2017-07-06 / Front Page

Cloverleaf 4-H members get more than fun from camp at Rock Eagle

This group of Wilkes County 4-H members, leaders, and volunteers attended the week-long Cloverleaf Camp at Rock Eagle. This group of Wilkes County 4-H members, leaders, and volunteers attended the week-long Cloverleaf Camp at Rock Eagle. Thirty-two cloverleaf 4-H’ers attended an exciting week of 4-H Summer Camp at the Rock Eagle 4-H Center in Eatonton where Wilkes County members established one of their best weeks at camp.

“4-H is all about fun and that is just what these kids had. But these young people learned a lot more from camp than just fun,” County Extension Agent Audra Armour observed.

Nailah Jones and Garston Townsend served as teen leaders while adult volunteer Chris Townsend, Program Assistant Kassandra Swiney, and Armour were in attendance for the week long event.

Wilkes County campers experienced the long tradition of 4-H camp at Rock Eagle. They had plenty of fun through sports, games, and dances. Campers also learned new skills through educational activities on topics like wildlife, canoeing, health, high ropes, zip lining, swimming, ecology, and archery. There were many first-time experiences for many 4-H’ers. They all accomplished new adventures in their own lives throughout the week.

During 4-H members’ week of camp, they have responsibilities such as keeping their cabins clean, keeping trash off the ground, and keeping the dining room neat.

“We exposed them to the positive influence of talented, well-trained counselors,” Armour explained. “The campers worked together to learn personal skills that may help them get along better with friends and family. Both boys and girls cabins received green stars for having clean cabins during the week.”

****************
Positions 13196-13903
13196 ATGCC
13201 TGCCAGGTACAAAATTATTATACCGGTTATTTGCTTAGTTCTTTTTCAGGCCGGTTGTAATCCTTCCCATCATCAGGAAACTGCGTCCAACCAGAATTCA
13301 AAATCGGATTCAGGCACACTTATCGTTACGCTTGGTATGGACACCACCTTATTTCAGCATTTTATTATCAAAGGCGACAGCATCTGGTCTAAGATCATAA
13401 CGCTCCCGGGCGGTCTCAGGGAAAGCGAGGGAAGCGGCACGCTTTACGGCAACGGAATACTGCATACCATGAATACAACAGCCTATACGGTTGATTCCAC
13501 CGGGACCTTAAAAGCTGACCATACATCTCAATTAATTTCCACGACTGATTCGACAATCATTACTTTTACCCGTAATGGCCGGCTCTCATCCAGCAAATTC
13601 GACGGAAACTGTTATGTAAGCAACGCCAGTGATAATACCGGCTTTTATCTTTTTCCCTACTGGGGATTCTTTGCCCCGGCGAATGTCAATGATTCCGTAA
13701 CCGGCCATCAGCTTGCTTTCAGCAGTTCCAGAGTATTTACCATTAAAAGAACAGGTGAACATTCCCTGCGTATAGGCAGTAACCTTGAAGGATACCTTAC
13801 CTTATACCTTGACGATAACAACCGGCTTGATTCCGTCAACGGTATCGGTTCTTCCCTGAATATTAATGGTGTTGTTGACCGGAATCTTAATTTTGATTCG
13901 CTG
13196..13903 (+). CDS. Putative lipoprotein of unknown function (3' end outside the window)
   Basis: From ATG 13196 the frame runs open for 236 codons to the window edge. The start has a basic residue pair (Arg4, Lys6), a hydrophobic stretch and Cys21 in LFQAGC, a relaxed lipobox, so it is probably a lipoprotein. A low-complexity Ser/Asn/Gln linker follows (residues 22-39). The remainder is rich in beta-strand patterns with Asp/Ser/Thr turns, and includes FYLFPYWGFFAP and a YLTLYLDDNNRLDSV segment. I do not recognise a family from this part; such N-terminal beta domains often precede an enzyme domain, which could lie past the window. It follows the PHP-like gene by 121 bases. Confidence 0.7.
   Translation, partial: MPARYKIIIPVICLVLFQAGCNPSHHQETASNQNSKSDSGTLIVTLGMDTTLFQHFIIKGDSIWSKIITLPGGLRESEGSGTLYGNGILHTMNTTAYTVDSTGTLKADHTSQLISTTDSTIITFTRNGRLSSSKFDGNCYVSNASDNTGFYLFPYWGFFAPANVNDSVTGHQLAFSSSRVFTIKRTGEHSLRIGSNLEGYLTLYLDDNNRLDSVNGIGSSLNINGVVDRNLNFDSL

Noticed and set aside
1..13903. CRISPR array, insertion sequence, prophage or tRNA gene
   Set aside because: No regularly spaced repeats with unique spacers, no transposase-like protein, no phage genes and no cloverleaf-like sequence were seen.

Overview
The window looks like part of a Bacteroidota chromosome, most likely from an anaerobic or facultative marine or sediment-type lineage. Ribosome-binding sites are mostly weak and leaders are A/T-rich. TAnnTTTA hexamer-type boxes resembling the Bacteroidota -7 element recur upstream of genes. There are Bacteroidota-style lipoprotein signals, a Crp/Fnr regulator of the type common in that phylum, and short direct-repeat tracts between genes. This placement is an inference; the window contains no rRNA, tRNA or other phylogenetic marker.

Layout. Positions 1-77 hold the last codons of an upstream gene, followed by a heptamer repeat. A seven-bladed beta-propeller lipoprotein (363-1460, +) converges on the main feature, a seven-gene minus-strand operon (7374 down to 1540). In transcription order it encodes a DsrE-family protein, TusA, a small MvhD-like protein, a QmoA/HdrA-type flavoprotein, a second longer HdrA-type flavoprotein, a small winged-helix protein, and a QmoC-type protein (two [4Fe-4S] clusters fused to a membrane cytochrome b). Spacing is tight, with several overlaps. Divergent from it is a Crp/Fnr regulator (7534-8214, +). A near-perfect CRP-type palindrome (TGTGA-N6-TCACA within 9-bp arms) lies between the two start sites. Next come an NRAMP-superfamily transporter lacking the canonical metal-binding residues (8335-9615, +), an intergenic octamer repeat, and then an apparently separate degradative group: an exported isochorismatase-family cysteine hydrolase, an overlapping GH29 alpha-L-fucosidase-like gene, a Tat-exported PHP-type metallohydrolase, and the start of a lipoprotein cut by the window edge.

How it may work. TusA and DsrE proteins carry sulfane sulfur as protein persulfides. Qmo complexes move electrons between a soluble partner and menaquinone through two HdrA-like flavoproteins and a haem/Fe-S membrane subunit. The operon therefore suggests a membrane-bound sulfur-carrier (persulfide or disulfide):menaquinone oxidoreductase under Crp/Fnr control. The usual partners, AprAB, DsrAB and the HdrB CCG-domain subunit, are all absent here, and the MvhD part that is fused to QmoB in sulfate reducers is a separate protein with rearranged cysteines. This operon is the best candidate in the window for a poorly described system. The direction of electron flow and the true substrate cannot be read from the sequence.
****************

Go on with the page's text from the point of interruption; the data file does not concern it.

Wilkes County was a part of the Cherokee Tribe during camp and competed against the other two tribes, Shawnee and Muskogee.

Going to 4-H camp helps youth to become more independent and increase maturity. It can give campers a boost in self-confidence, the foundation needed to feel good about themselves, according to Armour. “And most importantly, this group of 4-H campers had the opportunity to make new friends,” she added.

Georgia has one of the largest and most respected 4-H camping programs in the country. Georgia Cooperative Extension programs made it big, and made it one of the best for a very good reason – a positive experience at a summer camping program can make a crucial difference in a younger person’s life.

Cloverleaf 4-H’ers attending camp this year were Porter Barnett, Andrea Collins, Sabrina Davis, Taylor Davis, Jordan Dawson, Molly Dawson, Joseph Denson, Levi Durham, Marvina Gay, Kaylee Grimaud, Camden Hammond, Emily Hardy, Ashlyn Heard, Robert Hunt, Carter Johnston, Trey Johnston, Shelby Kennedy, Bryce Meaders, Kendall Rainey, Rebekah Riordan, Oakley Safrit, Ethan Scott, Ava Simmons, Harper Smith, Trix Sunga, Bryson Taylor, Blake Tench, Mason Thornton, Henry Townsend, Jake Tucker, Gavin Waldorf, and Jarvick Zellars.

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